Friday, June 15, 2007

Wireless network admins wising up

But drive-by surveys in New York, London and Paris still spot lots of unsecured hot spots

Owners of wireless hot spots are doing better at securing their networks, but about a fifth of corporate access points in London, Paris, and New York remain open to all comers, RSA Security Inc. reported Thursday.

Reprising past surveys, RSA personnel drove or walked through swaths of each city, logging each wireless access point detected by a specially-equipped laptop, and recording data including the service set identifier (SSID), security protocol, signal strength, and operational mode. In New York, for example, the team covered Manhattan's Midtown and Downtown, and parts of Uptown as far north as 125th Street.

On average, survey results were encouraging, said Toffer Winslow, a vice president of product management at RSA. "Folks are securing their access points more, and more with advanced encryption such as WPA rather than plain old WEP," he said.

Wired Equivalent Privacy (WEP) is a 1999-era data encryption standard now considered inadequate, and has been supplanted by WPA, or Wi-Fi Protected Access, which requires stronger passwords and uses a 128-bit key rather than WEP's 40-bit key. However, WEP is still offered as the default security technique by most wireless hardware.

In all three cities, the percentage of hot spots that were secured by some kind of encryption was higher than last year. In London, the numbers improved from 76% to 81%, while New York climbed from 75% to 76%, and Paris moved from 78% to 80%. WPA use also grew, Winslow said, with 49% of the business wireless networks in New York locked down with tighter security. London and Paris came in second and third, with 48% and 41% WPA usage, respectively.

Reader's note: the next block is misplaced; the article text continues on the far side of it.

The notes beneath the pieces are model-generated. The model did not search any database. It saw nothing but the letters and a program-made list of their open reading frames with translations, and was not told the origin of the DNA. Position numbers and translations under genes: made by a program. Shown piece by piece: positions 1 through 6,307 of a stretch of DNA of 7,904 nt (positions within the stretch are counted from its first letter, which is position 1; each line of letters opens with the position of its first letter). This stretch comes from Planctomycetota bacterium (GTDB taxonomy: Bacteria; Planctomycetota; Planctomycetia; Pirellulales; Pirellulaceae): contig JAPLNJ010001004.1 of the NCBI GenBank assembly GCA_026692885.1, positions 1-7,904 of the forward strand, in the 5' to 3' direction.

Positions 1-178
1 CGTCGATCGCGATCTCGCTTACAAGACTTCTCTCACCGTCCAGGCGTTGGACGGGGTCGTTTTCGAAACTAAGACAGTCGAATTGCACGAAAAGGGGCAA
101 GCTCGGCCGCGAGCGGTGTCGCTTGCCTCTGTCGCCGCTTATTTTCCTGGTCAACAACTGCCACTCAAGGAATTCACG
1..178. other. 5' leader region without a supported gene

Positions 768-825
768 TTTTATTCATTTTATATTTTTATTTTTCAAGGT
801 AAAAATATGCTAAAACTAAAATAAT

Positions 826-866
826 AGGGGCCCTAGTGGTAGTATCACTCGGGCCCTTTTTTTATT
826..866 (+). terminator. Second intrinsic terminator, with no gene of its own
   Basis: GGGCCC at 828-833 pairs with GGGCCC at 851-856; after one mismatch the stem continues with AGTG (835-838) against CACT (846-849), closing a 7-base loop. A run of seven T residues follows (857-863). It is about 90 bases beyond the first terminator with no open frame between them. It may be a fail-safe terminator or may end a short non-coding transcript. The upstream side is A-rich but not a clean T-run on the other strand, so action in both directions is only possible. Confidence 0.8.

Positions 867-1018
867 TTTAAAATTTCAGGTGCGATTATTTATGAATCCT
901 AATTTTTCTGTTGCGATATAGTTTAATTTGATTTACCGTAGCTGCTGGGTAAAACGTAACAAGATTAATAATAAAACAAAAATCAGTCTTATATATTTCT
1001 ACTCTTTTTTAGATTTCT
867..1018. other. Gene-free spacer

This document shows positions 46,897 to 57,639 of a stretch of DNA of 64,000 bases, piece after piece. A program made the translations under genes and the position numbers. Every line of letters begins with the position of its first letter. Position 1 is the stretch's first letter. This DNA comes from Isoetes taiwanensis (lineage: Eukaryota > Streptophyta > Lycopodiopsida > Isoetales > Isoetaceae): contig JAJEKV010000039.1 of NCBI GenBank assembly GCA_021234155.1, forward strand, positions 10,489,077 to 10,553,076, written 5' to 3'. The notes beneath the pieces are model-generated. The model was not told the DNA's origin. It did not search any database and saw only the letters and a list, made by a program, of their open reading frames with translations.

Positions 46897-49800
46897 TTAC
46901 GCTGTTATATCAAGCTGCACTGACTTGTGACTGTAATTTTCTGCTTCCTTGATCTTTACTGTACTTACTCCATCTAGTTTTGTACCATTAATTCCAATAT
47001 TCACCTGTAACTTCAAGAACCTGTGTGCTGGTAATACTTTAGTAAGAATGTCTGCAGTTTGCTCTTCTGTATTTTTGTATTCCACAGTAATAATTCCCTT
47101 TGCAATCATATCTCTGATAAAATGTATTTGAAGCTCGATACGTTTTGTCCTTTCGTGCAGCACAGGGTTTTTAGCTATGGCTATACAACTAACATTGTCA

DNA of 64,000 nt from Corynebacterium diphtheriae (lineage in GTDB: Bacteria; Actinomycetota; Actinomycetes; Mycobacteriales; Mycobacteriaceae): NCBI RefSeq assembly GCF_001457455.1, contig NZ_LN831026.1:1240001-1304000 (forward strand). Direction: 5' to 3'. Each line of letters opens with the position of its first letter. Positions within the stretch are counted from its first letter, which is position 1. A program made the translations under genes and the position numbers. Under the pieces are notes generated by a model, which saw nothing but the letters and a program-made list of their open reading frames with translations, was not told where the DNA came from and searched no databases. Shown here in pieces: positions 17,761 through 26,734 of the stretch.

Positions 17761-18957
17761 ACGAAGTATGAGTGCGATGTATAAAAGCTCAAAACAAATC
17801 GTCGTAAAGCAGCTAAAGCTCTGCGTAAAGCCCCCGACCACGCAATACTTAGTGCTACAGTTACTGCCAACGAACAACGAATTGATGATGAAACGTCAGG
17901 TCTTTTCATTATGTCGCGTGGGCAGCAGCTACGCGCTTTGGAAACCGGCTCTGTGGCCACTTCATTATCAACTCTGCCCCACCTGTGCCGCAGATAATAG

But a substantial percentage of business wireless networks still run without security. Eighteen percent of the detected corporate hot spots in both Paris and London were unsecured, while New York topped that at 21%. "This strikes me as very foolish," said Winslow.

Living almost as dangerously were significant minorities of hot spots that used default SSIDs and media access control (MAC) addresses. In London, 30% of the wireless networks relied on the manufacturer's SSID -- usually the name of the hardware maker, such as Linksys -- or preset MAC address. New York ranked slightly better, at 24%, but Paris beat both by a wide margin: Only 13% of the wireless access points sniffed by RSA in the city of light used defaults.

"Change the default network settings, that's No. 1," said Winslow when asked to list recommendations for wireless users. "Use [encryption] protocols stronger than WEP, and when you're at a public hot spot, VPN is essential.

"I wouldn't even call these 'best practices' anymore" he said. "They're just the reasonable practices."

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